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tv   Congresswoman Patsy Takemoto Mink  CSPAN  June 26, 2016 9:47pm-10:01pm EDT

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p.m. eastern on c-span3's american history tv. >> next on american history tv, wu, and asian-american history professor, talks about the life and career of patsy takemoto mink. she was the first woman of color to be elected in hawaii. they interviewed her at this annual meeting of american historians in providence, rhode island. this is 10 minutes. host: who was patsy takemoto mink? judy wu: she was the first woman of color to be elected a member of congress. she served for 24 years.
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until 1977 -- she is probably best known for cosponsoring and protecting title ix. after she passed away, they renamed title ix after had to make. host: i did not realize that. when did she die? : she died in 2002. never had the vaccinations that a lot of people tend to have nowadays. i think they found the chickenpox or measles. >> how old was she? judy wu: my math. maybe close to 75 when she passed away. she get involved in politics in the first place? she took part in the democratic revolution in hawaii. eventually it was native hawaians.
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-- initially it was native hawaians. they imported workers from puerto rico, portugal. it was a very stratified social society. patsy mink was part of this post-world war ii generation that tried to organize democrats and really reached out to the people who were the have-nots. they reached out to workers, nonwhites, and they built of the party that is still the dominant political force in hawaii. at the time should recently graduated law, a jv. she was also a young woman the , mother of a young child. no one would employ her. she went knocking at all of these law firms. she ended up a librarian. when she came back to hawaii,
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she faced gender discrimination. she ended up hanging up her shingle and her clients were relatively poor. ashes trying to make a place for herself as a professional woman, she also got involved into politics. particularhave any qualities that made her successful as a candidate? professor wu: i have never seen her as -- in a person. she seems to have been a very charismatic speaker. she participated in debate in college and high school. she has that ability to move people. she is also committed to liberal values. so, she supported workers, supported people who are marginalized, went to make sure they had equal access and equal rights. went to make sure the government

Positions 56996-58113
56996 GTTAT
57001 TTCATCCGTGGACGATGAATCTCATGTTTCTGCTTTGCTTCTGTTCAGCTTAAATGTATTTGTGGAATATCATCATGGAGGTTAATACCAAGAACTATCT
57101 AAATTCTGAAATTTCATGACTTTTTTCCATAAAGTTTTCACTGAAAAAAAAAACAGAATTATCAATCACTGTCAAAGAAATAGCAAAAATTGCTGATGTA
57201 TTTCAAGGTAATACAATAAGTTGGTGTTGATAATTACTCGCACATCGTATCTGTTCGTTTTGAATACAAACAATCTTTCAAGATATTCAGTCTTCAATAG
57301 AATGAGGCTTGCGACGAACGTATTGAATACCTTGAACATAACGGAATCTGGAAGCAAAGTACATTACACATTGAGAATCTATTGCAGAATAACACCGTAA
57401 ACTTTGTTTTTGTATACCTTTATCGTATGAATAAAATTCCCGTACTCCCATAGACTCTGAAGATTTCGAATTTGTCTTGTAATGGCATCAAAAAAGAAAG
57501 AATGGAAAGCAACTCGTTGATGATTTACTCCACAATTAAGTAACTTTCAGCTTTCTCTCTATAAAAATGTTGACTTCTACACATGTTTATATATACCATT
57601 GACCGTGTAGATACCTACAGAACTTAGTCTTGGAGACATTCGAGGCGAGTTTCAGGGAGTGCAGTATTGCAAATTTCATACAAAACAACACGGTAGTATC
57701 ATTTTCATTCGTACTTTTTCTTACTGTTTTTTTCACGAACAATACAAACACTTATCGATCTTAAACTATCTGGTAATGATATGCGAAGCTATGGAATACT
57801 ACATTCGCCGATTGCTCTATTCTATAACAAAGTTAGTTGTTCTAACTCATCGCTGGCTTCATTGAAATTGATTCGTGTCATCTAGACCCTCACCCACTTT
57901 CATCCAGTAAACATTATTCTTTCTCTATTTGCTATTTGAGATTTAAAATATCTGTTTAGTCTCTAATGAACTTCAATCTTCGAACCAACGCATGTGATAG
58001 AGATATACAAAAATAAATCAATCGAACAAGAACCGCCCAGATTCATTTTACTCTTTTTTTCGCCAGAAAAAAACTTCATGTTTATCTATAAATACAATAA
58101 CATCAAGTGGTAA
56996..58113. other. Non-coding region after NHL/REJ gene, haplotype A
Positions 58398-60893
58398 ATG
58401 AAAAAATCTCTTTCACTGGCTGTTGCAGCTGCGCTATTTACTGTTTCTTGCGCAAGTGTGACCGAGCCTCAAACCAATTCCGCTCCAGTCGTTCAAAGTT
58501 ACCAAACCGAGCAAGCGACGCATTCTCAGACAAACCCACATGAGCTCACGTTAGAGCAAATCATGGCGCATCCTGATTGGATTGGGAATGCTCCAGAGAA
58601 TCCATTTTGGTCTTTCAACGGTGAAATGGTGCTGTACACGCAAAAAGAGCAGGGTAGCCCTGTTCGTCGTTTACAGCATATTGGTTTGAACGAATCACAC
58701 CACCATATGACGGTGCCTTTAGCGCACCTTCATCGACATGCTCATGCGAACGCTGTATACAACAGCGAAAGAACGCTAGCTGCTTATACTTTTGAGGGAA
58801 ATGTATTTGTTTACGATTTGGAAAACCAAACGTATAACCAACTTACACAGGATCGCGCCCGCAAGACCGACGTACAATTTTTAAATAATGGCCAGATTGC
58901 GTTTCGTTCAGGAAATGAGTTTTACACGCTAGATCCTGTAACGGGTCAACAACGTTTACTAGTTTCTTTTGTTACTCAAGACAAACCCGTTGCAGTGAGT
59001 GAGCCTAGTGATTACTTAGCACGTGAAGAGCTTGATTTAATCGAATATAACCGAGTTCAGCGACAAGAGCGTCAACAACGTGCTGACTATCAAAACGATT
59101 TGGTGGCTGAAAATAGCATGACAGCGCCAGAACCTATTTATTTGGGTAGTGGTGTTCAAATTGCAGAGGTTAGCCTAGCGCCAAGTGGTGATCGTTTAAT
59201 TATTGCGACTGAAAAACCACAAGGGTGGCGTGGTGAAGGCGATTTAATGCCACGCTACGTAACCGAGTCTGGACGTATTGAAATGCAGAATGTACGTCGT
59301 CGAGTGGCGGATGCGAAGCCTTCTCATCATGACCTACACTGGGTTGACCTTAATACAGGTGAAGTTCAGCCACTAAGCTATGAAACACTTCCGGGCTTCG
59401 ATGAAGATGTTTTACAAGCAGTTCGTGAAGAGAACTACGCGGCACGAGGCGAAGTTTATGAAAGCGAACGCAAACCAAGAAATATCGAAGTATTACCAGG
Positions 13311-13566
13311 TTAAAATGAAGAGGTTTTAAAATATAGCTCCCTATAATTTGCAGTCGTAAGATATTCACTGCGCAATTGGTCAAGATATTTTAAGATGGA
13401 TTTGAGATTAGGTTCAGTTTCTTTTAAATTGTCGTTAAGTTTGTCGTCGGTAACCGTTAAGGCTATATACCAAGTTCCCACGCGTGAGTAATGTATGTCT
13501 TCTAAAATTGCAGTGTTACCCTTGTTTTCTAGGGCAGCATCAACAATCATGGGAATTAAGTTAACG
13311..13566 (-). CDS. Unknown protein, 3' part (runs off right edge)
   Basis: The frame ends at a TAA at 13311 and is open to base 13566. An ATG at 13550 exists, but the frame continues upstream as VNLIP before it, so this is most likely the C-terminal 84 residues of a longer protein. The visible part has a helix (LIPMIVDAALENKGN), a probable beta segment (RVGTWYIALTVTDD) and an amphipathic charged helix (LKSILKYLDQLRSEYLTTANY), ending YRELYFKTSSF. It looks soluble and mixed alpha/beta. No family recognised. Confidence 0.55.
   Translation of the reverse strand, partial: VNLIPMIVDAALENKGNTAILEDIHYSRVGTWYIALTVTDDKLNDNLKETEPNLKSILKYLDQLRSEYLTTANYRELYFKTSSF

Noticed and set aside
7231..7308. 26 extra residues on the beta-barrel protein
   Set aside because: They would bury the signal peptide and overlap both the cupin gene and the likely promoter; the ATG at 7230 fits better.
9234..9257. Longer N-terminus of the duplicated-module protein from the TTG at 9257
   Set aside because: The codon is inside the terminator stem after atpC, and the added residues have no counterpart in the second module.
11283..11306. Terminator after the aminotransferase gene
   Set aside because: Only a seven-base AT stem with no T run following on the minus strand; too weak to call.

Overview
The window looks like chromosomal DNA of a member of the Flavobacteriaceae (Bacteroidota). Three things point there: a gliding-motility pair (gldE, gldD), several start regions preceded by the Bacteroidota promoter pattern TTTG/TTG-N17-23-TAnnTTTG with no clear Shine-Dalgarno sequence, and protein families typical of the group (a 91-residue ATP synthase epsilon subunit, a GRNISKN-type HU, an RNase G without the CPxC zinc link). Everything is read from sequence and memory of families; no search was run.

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was there to provide support for those who needed it. she grew up under fdr. hearing his fireside chat broadcast, and i think she really took that to heart as long with her experience about being a racialized woman in hawaii. >> what challenges did she face? professor wu: she becomes a celebrity. she from hawaii, a relatively young state as it enters the united states. they describe her as "pretty and perks." they asked her to demonstrate who love. it is part of her being this exotic woman from hawaii. she was stylish. you look at images from her. she looks like someone who dresses like jackie kennedy. and she took hula as a child, but she wanted to go beyond that and talk seriously about politics. >> how did she end up working on
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behalf of title ix? before even going to federal office, she was advocating for equal pay for women, advocating for child care and trying to find out ways the state and federal government could support this initiative. she is part of the labor committee assignment and title ix comes out of those committees. they're trying to make sure women are not discriminated against. not just in terms of sports, but also educational access, access to programs, access to scholarships. she is part of a generation of legislators working on gender equity. >> how would you describe her other compliments? professor wu: she was critical about going into vietnam.
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which was a difficult position underin because she was president johnson and was very supportive of a lot of his great society legislation. i think her issue about antiwar and also anti-cold war politics really had to do with her being from hawaii. i think she was very aware of they were sites of nuclear testing, conventional military testing, and i think she was very aware of the impact of that militarization, people living underneath the bombs. that was one of her key initiatives to try to copy -- lobby against military initiatives in vietnam. i can see her being concerned about the land and the water. the state, but also concerned